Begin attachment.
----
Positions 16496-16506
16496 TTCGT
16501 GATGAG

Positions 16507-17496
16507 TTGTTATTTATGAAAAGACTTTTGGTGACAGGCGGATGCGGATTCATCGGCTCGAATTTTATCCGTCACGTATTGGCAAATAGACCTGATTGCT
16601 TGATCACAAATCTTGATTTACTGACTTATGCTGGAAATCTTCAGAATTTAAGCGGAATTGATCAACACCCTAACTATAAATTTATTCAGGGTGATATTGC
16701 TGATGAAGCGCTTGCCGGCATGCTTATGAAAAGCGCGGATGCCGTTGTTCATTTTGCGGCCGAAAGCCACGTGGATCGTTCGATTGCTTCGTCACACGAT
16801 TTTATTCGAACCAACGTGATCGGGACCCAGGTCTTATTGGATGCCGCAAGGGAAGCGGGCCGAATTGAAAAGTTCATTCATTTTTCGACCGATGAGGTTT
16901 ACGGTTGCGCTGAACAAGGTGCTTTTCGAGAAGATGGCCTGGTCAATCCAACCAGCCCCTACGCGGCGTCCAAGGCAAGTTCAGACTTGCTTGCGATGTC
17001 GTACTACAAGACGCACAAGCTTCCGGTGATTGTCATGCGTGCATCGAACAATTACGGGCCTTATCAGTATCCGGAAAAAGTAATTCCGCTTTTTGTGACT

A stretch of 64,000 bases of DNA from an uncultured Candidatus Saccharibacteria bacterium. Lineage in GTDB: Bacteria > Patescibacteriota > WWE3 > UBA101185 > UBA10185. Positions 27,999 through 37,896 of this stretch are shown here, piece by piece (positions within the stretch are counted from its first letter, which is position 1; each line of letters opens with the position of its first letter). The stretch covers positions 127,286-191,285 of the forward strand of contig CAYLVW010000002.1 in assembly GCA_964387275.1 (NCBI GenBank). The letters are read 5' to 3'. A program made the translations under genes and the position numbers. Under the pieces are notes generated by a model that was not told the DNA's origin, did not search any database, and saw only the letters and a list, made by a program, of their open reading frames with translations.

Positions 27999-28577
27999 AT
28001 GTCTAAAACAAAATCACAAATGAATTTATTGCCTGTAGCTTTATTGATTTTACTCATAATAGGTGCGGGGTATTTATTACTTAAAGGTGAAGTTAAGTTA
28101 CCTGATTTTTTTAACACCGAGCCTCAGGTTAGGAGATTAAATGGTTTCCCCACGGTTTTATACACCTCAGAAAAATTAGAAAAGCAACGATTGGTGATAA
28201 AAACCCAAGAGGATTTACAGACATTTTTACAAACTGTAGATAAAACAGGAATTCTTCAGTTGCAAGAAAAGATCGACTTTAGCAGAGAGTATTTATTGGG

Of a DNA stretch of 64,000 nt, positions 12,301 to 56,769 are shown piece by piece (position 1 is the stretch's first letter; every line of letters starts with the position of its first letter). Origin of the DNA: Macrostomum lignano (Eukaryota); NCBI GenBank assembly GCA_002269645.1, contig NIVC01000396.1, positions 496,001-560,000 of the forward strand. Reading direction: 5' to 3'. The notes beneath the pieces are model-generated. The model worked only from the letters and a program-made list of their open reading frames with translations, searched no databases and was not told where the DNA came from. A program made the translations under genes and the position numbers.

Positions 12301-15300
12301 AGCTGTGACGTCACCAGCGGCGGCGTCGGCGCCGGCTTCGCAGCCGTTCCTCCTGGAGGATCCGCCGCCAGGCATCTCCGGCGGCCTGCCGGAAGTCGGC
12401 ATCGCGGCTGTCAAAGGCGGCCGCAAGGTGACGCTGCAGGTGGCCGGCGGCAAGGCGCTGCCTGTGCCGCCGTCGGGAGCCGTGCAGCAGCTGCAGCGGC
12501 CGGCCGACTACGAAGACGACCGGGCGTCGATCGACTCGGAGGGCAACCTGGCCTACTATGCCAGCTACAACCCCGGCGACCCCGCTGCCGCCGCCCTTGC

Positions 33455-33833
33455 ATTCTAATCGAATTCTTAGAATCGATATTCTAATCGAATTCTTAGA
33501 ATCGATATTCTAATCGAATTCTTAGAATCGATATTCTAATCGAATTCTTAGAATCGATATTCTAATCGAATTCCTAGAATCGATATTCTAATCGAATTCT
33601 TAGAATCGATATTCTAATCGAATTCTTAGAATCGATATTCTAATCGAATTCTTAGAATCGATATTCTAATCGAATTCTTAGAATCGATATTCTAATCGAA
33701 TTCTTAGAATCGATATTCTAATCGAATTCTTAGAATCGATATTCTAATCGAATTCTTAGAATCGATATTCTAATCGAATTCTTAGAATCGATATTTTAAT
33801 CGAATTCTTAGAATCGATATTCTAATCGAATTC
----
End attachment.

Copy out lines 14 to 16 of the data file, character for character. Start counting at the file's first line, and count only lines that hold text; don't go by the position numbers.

28001 GTCTAAAACAAAATCACAAATGAATTTATTGCCTGTAGCTTTATTGATTTTACTCATAATAGGTGCGGGGTATTTATTACTTAAAGGTGAAGTTAAGTTA
28101 CCTGATTTTTTTAACACCGAGCCTCAGGTTAGGAGATTAAATGGTTTCCCCACGGTTTTATACACCTCAGAAAAATTAGAAAAGCAACGATTGGTGATAA
28201 AAACCCAAGAGGATTTACAGACATTTTTACAAACTGTAGATAAAACAGGAATTCTTCAGTTGCAAGAAAAGATCGACTTTAGCAGAGAGTATTTATTGGG